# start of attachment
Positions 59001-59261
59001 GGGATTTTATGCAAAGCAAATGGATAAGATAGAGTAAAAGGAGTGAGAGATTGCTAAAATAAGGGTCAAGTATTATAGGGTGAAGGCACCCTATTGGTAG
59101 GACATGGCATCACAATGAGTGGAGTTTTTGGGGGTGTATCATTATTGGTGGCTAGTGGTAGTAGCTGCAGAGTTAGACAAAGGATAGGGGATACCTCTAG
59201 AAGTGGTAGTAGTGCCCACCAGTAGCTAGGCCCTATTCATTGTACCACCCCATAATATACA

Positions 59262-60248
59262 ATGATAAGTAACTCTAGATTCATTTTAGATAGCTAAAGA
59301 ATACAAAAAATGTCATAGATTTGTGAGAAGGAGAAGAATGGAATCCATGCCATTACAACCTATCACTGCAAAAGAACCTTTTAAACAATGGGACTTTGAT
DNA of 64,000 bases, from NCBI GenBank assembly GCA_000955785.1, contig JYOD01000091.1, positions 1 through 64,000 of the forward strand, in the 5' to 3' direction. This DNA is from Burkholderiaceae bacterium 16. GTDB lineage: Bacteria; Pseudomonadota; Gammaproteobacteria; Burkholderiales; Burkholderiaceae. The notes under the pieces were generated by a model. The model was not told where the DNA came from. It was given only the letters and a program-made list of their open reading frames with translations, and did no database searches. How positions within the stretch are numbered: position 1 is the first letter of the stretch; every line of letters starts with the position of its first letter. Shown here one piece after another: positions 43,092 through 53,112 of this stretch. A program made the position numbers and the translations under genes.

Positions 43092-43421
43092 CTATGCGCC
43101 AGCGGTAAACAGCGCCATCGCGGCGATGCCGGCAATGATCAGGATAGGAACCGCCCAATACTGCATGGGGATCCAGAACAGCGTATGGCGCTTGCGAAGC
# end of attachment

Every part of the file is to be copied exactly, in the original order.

Positions 59001-59261
59001 GGGATTTTATGCAAAGCAAATGGATAAGATAGAGTAAAAGGAGTGAGAGATTGCTAAAATAAGGGTCAAGTATTATAGGGTGAAGGCACCCTATTGGTAG
59101 GACATGGCATCACAATGAGTGGAGTTTTTGGGGGTGTATCATTATTGGTGGCTAGTGGTAGTAGCTGCAGAGTTAGACAAAGGATAGGGGATACCTCTAG
59201 AAGTGGTAGTAGTGCCCACCAGTAGCTAGGCCCTATTCATTGTACCACCCCATAATATACA

Positions 59262-60248
59262 ATGATAAGTAACTCTAGATTCATTTTAGATAGCTAAAGA
59301 ATACAAAAAATGTCATAGATTTGTGAGAAGGAGAAGAATGGAATCCATGCCATTACAACCTATCACTGCAAAAGAACCTTTTAAACAATGGGACTTTGAT
DNA of 64,000 bases, from NCBI GenBank assembly GCA_000955785.1, contig JYOD01000091.1, positions 1 through 64,000 of the forward strand, in the 5' to 3' direction. This DNA is from Burkholderiaceae bacterium 16. GTDB lineage: Bacteria; Pseudomonadota; Gammaproteobacteria; Burkholderiales; Burkholderiaceae. The notes under the pieces were generated by a model. The model was not told where the DNA came from. It was given only the letters and a program-made list of their open reading frames with translations, and did no database searches. How positions within the stretch are numbered: position 1 is the first letter of the stretch; every line of letters starts with the position of its first letter. Shown here one piece after another: positions 43,092 through 53,112 of this stretch. A program made the position numbers and the translations under genes.

Positions 43092-43421
43092 CTATGCGCC
43101 AGCGGTAAACAGCGCCATCGCGGCGATGCCGGCAATGATCAGGATAGGAACCGCCCAATACTGCATGGGGATCCAGAACAGCGTATGGCGCTTGCGAAGC